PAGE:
Once-Promising Arzoxifene Flunks Phase III Trial


SAN ANTONIO — Arzoxifene, a once-promising selective estrogen-receptor modulator, experienced a fatal meltdown in a phase III trial involving nearly 10,000 women.

Arzoxifene was being developed for prevention of both fractures and breast cancer in postmenopausal women with osteoporosis or osteopenia.

But the 9,354-patient randomized, double-blind, placebo-controlled, multinational GENERATIONS trial has put an end to that, Dr. Trevor Powles said at the San Antonio Breast Cancer Symposium.

The breast cancer prevention portion of GENERATIONS went well: After 48 months of follow-up, arzoxifene reduced the incidence of invasive breast cancer by 56%, compared with placebo, and reduced estrogen-receptor–positive invasive breast cancer by 70% (see chart).

Arzoxifene also significantly reduced the incidence of vertebral fractures by 41% after 36 months of follow-up in GENERATIONS participants, who were aged 60-85 years at enrollment.

But there was a deal breaker: the selective estrogen-receptor modulator (SERM) produced no significant reduction in nonvertebral fractures.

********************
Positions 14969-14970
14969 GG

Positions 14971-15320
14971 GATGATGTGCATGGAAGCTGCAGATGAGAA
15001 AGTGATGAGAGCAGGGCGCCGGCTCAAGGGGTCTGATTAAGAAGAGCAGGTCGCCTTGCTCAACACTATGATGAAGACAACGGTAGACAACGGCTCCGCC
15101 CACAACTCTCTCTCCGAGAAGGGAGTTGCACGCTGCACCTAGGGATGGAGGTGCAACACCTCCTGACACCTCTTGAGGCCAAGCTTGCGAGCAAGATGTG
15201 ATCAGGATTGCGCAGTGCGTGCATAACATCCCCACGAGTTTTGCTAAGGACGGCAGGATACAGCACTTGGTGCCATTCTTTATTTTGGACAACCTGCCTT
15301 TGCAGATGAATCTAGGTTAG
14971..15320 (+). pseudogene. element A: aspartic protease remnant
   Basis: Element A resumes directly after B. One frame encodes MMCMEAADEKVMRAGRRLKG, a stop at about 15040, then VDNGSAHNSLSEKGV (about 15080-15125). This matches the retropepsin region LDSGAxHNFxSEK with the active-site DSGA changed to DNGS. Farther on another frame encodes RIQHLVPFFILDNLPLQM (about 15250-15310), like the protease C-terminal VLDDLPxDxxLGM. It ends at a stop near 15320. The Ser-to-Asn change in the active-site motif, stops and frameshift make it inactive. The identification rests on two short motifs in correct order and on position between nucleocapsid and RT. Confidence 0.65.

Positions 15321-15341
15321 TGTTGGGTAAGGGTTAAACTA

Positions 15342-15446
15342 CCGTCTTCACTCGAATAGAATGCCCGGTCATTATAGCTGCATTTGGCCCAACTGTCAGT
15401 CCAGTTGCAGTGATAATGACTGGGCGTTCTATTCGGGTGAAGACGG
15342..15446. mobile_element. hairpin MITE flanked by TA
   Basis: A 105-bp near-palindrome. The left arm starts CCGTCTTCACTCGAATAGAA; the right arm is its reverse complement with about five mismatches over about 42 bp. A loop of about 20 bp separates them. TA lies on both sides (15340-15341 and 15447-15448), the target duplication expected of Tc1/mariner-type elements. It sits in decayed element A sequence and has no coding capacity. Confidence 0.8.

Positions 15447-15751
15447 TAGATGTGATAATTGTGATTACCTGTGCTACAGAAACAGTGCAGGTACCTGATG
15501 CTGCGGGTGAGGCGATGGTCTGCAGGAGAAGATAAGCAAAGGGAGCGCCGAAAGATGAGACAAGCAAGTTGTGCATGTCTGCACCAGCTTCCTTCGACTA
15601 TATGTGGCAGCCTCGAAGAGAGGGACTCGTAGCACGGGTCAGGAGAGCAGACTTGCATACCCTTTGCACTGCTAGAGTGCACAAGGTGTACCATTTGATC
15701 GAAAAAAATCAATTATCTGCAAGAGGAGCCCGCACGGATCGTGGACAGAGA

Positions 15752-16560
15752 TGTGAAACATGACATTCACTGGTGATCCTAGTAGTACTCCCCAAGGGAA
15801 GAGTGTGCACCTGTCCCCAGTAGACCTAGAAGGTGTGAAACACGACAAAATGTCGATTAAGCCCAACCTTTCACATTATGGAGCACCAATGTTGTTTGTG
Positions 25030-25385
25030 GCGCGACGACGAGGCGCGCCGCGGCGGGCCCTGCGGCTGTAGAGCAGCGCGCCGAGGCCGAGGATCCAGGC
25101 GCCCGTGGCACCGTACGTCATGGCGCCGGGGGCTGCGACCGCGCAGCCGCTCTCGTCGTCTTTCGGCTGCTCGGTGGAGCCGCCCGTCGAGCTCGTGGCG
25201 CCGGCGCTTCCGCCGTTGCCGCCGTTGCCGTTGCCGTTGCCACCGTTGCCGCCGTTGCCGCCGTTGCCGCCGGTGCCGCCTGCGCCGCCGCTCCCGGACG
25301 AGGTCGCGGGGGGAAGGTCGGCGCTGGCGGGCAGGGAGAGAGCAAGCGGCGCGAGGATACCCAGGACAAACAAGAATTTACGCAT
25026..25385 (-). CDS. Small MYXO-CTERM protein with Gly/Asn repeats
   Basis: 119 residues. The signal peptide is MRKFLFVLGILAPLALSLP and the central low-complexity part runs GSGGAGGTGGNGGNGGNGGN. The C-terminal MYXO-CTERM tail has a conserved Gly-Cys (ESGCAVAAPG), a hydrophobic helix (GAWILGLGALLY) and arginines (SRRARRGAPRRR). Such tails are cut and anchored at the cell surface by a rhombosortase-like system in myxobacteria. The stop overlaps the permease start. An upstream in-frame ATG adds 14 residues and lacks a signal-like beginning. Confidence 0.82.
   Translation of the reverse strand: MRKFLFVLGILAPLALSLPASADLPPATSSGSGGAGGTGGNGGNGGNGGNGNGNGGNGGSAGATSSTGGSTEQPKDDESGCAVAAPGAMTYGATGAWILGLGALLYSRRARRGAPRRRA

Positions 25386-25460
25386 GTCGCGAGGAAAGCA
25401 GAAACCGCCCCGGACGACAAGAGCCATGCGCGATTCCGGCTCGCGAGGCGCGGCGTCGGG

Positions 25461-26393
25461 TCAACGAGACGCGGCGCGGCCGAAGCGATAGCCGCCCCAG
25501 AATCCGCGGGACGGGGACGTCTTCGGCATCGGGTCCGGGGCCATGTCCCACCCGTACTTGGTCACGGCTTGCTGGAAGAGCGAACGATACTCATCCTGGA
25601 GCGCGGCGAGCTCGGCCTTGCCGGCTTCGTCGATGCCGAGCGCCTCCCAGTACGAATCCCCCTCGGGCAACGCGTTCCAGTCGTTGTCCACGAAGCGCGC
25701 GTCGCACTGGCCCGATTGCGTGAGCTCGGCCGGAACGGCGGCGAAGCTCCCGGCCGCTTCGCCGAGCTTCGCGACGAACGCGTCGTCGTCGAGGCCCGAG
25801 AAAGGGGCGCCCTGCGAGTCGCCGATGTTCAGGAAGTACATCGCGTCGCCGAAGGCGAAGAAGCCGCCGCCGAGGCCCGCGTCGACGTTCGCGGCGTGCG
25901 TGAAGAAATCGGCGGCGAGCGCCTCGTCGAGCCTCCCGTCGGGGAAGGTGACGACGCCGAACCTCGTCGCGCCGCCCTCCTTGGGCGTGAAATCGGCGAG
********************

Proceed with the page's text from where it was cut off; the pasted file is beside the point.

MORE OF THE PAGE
“This is disappointing because as an antiosteoporosis drug we really need to have a SERM that would not only reduce vertebral fractures, but nonvertebral fractures as well,” explained Dr. Powles, a medical oncologist who is professor emeritus at the Institute of Cancer Research, London.

Moreover, arzoxifene was associated with increased rates of venous thromboembolism, endometrial polyps, leg cramps, hot flashes, and cholelithiasis, while offering no better protection against cardiovascular events than did placebo.

“The overall benefit/risk profile of arzoxifene does not represent a meaningful advancement in the treatment of osteoporosis, so further development of this drug will not take place. It's obviously disappointing, given that so much time and effort has been put into a major trial with good preclinical and early clinical data,” he said.

The investigators are still puzzling over how the earlier studies could have been so misleading.

Arzoxifene is a benzothiophene SERM, like raloxifene, which is approved in postmenopausal women for the treatment and prevention of osteoporosis as well as for invasive breast cancer risk reduction in such women who are at high risk for the cancer or who have osteoporosis.

In early clinical studies, arzoxifene had greater effects on bone mineral density and bone turnover markers than did raloxifene.

Moreover, in the GENERATIONS trial arzoxifene resulted in increased bone density at nonvertebral sites as well as in the spine.

GENERATIONS was funded by Eli Lilly & Co.

Dr. Powles disclosed that he has no relevant financial relationships.

It's disappointing, given the time and effort 'put into a major trial with good preclinical and early clinical data.'


Elsevier Global Medical News

Next Article: